Shame 'Nigel Hitter' by Maxim Kelly
Maxim Kelly teams up with South London alt-rockers Shame to create a masterful reimagining of archive footage for new single Nigel Hitter.
Applying deepfake technology onto film from mid-20th century child developmental research, Kelly drops the band - frontman Charlie Steen, in particular - into the world of vintage equipment, whitecoated medics and lots of babies, undergoing all manner of tests and examinations. It's all part of the project led by that man who introduces the film and has his name on the front of the hospital... Nigel Hitter, MD.
The effect of this clever refashioning of the past is both funny and creepy - which becomes more pronounced when the babies 'learn' to sing the lyrics of the song, and the human babies' number is increased by a painfully thin baby rhesus monkey. Now we are sliding into David Cronenberg territory of curious institutions, strange experiments and unfeasibly gifted toddlers.
You could also argue that the video is also a kind of reflection on the past year - a relentless testing of human behaviour, where the medical profession play a prominent role. It echoes the manner in which the song, which features on the band's new album Drunk Tank Pink (out on Friday, 15th January). As Steen explains, it started life as the band adjusted to being locked down at home, having spent much of their adult life on tour.
“Nigel Hitter is one of the vital organs of Drunk Tank Pink," he says. "A necessary pulse. Focused on daily routine, repetition, and how extraordinary any ordinary task seemed to me after coming home from touring. A world of percussion and joy lies within.”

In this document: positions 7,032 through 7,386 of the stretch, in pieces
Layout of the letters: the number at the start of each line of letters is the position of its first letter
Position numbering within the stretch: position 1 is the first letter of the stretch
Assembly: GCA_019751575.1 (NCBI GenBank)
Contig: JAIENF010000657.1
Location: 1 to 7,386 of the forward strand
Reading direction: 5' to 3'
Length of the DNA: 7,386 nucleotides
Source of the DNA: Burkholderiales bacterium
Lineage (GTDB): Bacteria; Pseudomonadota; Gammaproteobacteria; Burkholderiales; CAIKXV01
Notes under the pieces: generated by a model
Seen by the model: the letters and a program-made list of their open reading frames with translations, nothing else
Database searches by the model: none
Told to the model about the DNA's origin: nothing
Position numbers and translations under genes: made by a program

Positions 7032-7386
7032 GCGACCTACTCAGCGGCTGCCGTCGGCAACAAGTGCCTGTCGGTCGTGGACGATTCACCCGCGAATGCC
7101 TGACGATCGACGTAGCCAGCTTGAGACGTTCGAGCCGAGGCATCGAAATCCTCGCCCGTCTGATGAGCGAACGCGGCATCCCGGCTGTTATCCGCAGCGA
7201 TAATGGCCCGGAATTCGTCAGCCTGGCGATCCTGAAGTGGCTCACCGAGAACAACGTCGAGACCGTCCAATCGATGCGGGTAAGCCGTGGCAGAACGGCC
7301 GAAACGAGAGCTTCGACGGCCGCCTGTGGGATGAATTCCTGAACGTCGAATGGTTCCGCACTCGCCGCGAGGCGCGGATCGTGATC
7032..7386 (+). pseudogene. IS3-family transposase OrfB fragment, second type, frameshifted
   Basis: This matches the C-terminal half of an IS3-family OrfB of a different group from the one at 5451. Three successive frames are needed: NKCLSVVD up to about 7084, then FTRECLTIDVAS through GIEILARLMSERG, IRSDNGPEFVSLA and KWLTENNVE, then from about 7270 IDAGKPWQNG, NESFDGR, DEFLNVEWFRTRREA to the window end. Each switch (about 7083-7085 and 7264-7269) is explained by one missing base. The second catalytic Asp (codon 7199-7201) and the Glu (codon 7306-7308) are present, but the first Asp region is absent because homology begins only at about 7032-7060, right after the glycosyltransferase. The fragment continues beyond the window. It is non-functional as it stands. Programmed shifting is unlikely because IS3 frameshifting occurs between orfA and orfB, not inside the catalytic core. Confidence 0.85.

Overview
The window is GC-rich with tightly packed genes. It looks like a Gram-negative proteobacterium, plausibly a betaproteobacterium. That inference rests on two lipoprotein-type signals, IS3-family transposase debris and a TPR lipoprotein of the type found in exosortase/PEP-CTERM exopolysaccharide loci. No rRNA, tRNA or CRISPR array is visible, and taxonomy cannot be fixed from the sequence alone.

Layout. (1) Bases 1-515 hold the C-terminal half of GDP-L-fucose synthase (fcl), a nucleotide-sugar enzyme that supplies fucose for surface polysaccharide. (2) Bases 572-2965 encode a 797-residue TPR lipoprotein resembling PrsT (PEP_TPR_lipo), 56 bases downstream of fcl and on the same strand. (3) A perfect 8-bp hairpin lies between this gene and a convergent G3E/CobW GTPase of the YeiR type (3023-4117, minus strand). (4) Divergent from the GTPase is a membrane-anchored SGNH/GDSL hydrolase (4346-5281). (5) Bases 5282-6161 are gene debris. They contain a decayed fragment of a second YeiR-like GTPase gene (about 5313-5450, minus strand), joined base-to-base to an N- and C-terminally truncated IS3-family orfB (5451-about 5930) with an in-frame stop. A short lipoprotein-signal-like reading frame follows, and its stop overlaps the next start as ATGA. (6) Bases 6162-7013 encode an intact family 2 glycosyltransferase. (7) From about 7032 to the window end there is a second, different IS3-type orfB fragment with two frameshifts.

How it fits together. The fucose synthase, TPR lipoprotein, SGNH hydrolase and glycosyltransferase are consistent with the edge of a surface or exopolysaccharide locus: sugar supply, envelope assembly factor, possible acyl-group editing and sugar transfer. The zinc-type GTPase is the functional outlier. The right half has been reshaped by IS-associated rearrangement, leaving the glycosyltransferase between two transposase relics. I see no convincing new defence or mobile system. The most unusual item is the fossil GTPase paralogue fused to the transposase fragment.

And Maxim Kelly was clearly inspired by the lyrics in coming up with the concept behind the video. The way he has executed that idea into the finished work - with the help of his team, including DoP Franklin Dow, editor Charlie Reddie and VFX artist RoBert Chandler - is nothing short of a marvel.
"I felt like there was a paradox at play when putting the lyrics into the mouth of a baby. It seemed both stupid and quite clever - which is usually the indicator of a good idea.
"From the 'Wheels on the Bus', to the udders that keep feeding, to tying the knot on their shoes and the clothes they grow out of, to throwing their supper up the wall, or a baby’s incompetence in singling out shapes for their 'shape-sorting toy'... it all somehow seemed to fit in an odd logic.
"The goal was to take all this randomly sourced footage and applying various post-production techniques to it, in order to create the myth, the legend, that is Nigel Hitter M.D.”
|Executive Producer||Daniella Manca|
|Director of Photography||Franklin Dow|
|Focus Puller||Juan Minotta|
|1st AD||Ben Keswick|
|Edit Producer||Angela Hart|
|Grading company||Electric Theatre Collective|
|Grade Producer||Oliver Whitworth|
|VFX Company||Butterscotch Post|
|VFX Producer||Fatima Ouklilane|
Colonel Blimp's newest director Maxim Kelly flips the world on its head during the apocalypse for Palace.
Maxim Kelly employs 19th century tech to create a mesmerising, appropriately-shaped video for Django Django's Spirals, the band's first new material since 2018.
It's bloody awful out there. But what if someone could rise above, and heal everything, with one social post?
No, Tom Cruise is not in the video for rising artist Issermann. In the video for Sad + Boring, director Nathan Sam Long utilises deepfake technology to land a star-studded "cast".
The Shiny Awards have announced the last call for submissions to the New Signings Awards - a new …
Biscuit Filmworks have announced the addition of Nathan Miller to its UK roster, a …
Curly Films has announced the first moving image release of 21 year old director Jim Longden, …
Kode Media has announced that they have started the new year with new music video representation …
London-based production company Greatcoat Films has launched a new animation, digital and …
With a new lockdown taking effect throughout Britain, and with many more COVID patients in …